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5 Tips For Transitioning From Military Life To Civilian Life

Military to Civilian Transition

Whether you are finishing your first enlistment or approaching retirement, every service member will have to transition out of the military at some point and into civilian life. As unnerving as it may be to go from the structure of the military to a more fluid civilian life, there are a few ways to ease that transition.

Take Advantage of Resume Help

Taking advantage of all the resume help available may make the difference between landing your dream job versus having to accept something in a hurry. If you plan to work for a government agency, you will want to start taking advantage of resume writing classes about a year before you transition. In many cases, agencies have lengthy and arduous hiring processes that are dependent on funding and subject to the fiscal calendar. If you want to work for a civilian company, translating your military experience into civilian terms takes a little more time and a whole lot of help from those who specialize in veteran job placement. If you work in a top-secret environment or have a security clearance, your resume may also need to be submitted for pre-publication review by your classification authority before it can be submitted for jobs.

Document Everything

Once service members leave the military, documenting service-related illnesses and injuries becomes extremely difficult. If you have any lasting effects from deployment, any injuries incurred in the line of duty, or chronic illness from chemical exposure related to your service, the time to document these problems is before you leave the military. Once they have been linked to your service, your ability to access disability pay and health care coverage dramatically improves. If there is anything you even suspect is connected to your time in the military, document it before you transition.

Make Hard Copies

Nothing will ever replace a hard copy of your DD214. Digital records are great, but having paper copies of all your pertinent documents — including your awards, service records, medical records, clearances and certifications — means you will never be left without a record of something vital. Downloading a version of these digital files and storing them in the cloud is a good idea, but a paper backup will never hurt.

Take Certification Tests

Many of the skills you have acquired during your service translate directly to certifications in the civilian world. In many cases, all you need to do is take a test. Even if you are unsure what you want to do once you leave the military, take advantage of any and all certification tests for which you are eligible. They are often available to you at little or no cost while you are still in the service. They can only add to your resume and open doors that would otherwise remain closed. For more information on what certification tests are available in your area, contact your local education office.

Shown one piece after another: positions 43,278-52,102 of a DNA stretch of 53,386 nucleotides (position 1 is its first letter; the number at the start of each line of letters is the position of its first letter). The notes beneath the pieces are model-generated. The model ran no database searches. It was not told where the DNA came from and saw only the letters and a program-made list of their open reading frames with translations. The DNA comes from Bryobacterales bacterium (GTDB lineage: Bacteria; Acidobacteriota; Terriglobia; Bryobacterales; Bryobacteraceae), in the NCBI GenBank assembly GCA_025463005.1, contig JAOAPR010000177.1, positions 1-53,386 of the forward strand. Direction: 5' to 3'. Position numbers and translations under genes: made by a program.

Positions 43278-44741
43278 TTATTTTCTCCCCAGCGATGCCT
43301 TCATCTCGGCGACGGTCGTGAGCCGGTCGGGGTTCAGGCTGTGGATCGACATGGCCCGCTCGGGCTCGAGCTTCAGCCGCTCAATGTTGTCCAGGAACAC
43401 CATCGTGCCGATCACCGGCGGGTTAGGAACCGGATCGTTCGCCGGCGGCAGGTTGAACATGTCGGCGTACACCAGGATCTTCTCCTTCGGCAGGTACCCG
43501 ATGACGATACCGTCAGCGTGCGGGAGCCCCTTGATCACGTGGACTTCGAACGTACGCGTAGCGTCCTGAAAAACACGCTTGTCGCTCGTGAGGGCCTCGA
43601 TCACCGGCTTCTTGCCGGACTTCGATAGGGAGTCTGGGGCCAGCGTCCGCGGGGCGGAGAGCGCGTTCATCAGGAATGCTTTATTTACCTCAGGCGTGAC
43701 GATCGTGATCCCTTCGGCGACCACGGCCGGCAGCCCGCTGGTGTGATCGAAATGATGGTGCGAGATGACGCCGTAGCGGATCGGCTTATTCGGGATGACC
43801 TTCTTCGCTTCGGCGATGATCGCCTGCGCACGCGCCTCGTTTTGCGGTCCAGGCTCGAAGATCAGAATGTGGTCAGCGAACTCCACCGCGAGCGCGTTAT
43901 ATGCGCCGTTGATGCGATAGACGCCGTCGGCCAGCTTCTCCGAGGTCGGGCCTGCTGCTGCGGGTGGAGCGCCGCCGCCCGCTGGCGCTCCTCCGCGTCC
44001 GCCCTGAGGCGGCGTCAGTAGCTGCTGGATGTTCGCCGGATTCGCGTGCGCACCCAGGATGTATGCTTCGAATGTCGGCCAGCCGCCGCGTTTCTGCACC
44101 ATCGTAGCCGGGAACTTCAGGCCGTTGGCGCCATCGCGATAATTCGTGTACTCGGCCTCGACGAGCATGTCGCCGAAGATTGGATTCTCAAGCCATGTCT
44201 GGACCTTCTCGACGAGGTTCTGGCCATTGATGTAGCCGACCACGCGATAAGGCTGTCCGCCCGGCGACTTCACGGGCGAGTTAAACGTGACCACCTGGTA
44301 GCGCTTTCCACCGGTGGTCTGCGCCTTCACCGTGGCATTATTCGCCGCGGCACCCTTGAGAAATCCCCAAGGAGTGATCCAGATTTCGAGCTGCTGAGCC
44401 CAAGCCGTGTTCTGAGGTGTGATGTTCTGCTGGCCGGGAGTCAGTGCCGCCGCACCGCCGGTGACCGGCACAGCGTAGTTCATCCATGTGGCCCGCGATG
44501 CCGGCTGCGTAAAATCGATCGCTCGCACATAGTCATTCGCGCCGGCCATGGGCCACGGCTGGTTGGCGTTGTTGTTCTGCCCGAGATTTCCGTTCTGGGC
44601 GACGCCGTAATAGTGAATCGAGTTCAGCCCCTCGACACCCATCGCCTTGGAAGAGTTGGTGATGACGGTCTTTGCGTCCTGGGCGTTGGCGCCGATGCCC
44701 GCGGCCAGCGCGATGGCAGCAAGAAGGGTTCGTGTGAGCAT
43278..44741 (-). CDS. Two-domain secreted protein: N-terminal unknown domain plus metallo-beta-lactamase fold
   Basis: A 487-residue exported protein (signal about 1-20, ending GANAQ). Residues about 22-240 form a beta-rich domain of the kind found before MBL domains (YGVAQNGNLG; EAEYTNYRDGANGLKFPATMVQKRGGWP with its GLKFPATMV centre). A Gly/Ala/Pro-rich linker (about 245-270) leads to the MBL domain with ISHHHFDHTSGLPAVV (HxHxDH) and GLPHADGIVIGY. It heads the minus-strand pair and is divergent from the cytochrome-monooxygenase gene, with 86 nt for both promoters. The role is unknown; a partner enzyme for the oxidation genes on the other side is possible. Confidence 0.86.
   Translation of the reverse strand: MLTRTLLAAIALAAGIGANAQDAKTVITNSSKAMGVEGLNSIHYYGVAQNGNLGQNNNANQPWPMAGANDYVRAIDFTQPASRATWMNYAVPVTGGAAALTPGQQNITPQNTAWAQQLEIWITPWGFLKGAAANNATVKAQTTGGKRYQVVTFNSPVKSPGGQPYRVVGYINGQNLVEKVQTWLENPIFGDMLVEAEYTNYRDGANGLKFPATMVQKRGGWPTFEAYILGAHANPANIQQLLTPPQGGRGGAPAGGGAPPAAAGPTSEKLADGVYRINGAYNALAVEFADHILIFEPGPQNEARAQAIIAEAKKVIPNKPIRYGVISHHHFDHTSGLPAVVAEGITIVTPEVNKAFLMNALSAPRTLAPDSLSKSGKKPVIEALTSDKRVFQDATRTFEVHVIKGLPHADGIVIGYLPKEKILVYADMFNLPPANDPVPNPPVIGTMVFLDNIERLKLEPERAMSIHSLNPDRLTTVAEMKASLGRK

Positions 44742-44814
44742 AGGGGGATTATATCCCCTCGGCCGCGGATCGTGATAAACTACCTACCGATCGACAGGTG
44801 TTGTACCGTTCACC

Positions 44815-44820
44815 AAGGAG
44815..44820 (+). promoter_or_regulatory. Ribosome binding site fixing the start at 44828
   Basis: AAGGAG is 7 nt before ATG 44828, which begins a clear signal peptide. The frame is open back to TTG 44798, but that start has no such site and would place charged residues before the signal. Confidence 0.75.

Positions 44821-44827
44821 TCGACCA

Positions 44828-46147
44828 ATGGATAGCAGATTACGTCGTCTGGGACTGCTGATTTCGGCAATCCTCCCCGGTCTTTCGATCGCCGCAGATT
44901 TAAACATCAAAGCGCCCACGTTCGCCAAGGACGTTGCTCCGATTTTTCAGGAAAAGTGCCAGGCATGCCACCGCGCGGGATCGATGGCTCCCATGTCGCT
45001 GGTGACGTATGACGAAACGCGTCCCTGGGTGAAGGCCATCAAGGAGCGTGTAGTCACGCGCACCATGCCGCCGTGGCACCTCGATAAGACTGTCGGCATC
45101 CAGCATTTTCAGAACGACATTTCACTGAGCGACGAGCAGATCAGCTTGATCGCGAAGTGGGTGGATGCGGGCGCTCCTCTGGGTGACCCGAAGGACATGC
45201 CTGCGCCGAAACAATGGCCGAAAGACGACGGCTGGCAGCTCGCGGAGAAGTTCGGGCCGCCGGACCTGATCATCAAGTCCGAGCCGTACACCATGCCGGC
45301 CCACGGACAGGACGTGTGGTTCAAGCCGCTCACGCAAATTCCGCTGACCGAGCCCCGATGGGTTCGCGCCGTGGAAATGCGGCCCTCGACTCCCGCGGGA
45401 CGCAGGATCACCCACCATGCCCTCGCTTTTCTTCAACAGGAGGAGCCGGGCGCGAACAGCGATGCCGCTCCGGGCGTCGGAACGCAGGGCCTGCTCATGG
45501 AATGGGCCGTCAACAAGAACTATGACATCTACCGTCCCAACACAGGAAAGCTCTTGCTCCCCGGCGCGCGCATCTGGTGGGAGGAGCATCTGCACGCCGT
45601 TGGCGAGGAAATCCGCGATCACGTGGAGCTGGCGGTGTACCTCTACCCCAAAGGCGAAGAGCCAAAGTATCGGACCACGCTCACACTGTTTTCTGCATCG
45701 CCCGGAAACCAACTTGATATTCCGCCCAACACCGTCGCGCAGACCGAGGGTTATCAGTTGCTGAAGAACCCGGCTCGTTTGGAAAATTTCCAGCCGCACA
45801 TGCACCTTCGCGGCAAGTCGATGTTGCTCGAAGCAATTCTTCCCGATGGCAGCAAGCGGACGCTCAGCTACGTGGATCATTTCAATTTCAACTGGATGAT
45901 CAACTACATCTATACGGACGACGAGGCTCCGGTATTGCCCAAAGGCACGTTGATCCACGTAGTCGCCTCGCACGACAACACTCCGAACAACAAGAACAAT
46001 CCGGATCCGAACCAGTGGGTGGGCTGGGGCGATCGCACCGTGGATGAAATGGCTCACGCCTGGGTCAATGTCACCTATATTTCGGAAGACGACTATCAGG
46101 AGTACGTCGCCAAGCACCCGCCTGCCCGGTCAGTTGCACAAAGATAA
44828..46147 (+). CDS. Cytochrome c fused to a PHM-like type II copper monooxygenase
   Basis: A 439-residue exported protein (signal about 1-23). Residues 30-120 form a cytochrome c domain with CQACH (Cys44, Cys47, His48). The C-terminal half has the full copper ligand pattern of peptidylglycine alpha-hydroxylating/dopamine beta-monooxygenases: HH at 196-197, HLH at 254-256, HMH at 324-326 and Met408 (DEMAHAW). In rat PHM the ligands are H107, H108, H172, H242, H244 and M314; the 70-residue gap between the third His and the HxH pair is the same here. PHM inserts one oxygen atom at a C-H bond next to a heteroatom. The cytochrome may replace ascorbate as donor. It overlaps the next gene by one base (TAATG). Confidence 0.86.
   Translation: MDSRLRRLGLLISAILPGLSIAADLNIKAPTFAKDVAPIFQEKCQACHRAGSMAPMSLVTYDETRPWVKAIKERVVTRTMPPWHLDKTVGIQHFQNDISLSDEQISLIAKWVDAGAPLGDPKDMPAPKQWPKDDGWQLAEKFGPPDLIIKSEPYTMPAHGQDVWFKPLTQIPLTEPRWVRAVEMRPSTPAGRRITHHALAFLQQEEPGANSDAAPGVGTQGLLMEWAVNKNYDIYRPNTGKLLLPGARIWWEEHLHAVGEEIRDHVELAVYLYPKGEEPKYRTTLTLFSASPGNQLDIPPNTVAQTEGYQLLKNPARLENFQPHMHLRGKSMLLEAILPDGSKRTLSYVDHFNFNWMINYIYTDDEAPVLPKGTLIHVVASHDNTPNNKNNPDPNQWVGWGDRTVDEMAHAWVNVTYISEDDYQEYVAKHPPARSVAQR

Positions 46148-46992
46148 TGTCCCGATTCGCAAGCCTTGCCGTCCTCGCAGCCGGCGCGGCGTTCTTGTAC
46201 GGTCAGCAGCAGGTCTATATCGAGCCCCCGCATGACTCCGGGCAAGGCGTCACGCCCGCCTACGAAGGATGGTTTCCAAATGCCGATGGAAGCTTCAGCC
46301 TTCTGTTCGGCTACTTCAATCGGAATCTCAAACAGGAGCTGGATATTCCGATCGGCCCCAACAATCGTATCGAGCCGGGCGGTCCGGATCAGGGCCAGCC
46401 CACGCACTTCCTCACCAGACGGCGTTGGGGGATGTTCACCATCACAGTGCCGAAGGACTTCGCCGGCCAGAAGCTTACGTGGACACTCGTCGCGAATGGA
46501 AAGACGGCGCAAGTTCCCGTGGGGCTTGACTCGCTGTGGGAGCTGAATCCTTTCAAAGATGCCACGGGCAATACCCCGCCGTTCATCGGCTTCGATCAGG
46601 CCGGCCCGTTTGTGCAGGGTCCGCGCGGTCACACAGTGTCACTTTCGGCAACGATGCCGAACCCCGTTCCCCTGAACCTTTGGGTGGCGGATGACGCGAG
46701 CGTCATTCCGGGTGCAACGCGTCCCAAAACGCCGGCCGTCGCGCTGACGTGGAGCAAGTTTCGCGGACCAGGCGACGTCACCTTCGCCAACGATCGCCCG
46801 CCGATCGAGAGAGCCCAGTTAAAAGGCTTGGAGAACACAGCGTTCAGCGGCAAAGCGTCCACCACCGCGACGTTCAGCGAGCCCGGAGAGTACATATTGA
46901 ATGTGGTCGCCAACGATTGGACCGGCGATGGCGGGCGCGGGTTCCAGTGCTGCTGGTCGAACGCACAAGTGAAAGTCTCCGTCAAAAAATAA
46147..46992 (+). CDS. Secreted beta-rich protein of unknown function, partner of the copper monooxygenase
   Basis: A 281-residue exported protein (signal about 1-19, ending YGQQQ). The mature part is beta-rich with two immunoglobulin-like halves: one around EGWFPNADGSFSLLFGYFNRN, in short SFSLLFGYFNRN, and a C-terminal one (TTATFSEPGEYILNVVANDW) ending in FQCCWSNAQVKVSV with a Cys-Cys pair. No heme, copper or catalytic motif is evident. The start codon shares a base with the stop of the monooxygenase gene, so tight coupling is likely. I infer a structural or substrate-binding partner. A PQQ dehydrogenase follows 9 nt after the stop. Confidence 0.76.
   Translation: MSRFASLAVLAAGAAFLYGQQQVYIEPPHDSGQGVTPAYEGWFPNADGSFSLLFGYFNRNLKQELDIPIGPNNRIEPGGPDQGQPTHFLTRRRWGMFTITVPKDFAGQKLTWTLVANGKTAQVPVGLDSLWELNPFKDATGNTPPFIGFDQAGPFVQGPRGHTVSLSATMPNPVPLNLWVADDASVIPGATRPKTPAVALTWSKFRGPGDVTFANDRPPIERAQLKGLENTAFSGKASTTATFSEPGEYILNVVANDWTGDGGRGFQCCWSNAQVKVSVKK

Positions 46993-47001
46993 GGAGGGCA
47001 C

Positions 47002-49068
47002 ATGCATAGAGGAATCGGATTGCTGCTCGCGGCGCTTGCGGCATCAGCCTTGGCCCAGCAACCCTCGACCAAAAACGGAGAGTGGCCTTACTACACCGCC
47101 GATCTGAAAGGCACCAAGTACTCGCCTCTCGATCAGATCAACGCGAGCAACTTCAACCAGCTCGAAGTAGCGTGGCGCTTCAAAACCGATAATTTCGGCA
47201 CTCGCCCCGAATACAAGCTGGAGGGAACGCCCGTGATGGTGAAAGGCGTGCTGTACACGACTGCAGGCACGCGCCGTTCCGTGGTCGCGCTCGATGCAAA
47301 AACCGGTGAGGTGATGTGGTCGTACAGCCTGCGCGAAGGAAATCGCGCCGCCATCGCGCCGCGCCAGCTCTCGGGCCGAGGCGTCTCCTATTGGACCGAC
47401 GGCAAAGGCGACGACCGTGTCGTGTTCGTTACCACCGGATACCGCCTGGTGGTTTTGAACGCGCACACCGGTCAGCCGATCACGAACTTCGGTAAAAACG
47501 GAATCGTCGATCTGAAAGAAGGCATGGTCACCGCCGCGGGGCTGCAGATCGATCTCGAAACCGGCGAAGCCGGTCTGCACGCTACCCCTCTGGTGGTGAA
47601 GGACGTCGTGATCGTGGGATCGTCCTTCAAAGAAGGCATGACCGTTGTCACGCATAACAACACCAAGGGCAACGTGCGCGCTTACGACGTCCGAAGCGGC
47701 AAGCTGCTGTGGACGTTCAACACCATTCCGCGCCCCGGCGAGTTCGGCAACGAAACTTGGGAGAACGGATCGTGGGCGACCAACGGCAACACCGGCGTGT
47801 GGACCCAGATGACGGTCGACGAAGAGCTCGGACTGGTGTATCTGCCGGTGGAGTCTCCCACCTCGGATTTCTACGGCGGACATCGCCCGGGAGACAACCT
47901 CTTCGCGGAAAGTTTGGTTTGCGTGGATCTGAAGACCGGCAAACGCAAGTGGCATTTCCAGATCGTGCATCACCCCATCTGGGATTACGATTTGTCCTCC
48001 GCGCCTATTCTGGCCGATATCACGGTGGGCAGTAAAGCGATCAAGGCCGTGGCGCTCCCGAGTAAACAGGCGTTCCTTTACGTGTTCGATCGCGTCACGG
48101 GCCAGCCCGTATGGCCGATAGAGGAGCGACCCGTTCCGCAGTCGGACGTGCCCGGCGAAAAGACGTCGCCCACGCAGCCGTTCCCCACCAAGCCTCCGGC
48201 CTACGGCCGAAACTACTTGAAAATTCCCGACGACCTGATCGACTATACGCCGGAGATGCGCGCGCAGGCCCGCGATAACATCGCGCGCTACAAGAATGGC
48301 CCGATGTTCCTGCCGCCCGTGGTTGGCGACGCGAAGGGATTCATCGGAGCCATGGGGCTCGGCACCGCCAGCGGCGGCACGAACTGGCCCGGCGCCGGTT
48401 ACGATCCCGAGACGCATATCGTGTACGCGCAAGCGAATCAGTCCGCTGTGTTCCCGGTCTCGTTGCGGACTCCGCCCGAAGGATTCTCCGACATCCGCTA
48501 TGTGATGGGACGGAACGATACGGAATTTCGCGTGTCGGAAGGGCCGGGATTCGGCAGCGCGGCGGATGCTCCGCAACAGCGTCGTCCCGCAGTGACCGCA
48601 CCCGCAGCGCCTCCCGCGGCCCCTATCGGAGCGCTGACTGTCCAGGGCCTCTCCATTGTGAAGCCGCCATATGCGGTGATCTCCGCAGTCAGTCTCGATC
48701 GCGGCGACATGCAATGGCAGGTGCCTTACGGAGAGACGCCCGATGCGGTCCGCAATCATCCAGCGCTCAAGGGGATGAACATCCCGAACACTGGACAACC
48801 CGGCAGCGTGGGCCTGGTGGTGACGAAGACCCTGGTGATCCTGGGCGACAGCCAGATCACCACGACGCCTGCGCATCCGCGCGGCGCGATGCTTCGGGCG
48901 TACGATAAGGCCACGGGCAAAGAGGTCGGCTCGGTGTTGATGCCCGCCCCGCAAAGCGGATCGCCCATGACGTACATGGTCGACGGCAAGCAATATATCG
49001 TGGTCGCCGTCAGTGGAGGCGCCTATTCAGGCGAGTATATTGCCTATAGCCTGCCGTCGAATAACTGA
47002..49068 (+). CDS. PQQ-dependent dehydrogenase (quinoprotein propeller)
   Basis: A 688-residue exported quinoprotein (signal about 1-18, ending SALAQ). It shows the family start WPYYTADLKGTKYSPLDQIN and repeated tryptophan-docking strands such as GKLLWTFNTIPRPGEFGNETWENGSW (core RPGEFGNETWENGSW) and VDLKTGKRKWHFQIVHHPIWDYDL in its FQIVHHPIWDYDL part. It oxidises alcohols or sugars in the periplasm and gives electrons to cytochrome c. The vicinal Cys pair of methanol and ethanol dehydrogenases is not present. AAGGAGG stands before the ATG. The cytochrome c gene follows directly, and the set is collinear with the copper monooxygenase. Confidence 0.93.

Find Your People

Ask any former service member what he or she misses most about the military and it is likely the people with whom he or she served. The sense of camaraderie forged in the military cannot be duplicated in civilian life. That is why so many service members struggle with the transition to civilian careers, where interpersonal relationships only live within the four walls of an office. Seek other former service members in veteran organizations or find friends who have experienced or who are in a similar situation as you. Ask what they wish they would have known or what you can do to make the transition easier. Whoever they are, your support group will help you overcome the unexpected challenges that come with such a major life change.

Going from military life to civilian life may seem daunting. Fortunately, there are dozens of resources at your disposal to ease that transition. Take advantage of resume writing classes. Complete certification courses. Follow your out-processing procedures and talk to your friends who have already left the service to discover what they wish they would have known. You have been set up for success, all you have to do is grab it.

Jeremy Silverstein is Vice President of Operations and Vehicle Dispatching at Veteran Car Donations. During the five years he’s been with the organization, he has become quite an expert in the industry and has handled tens of thousands of donated vehicles.

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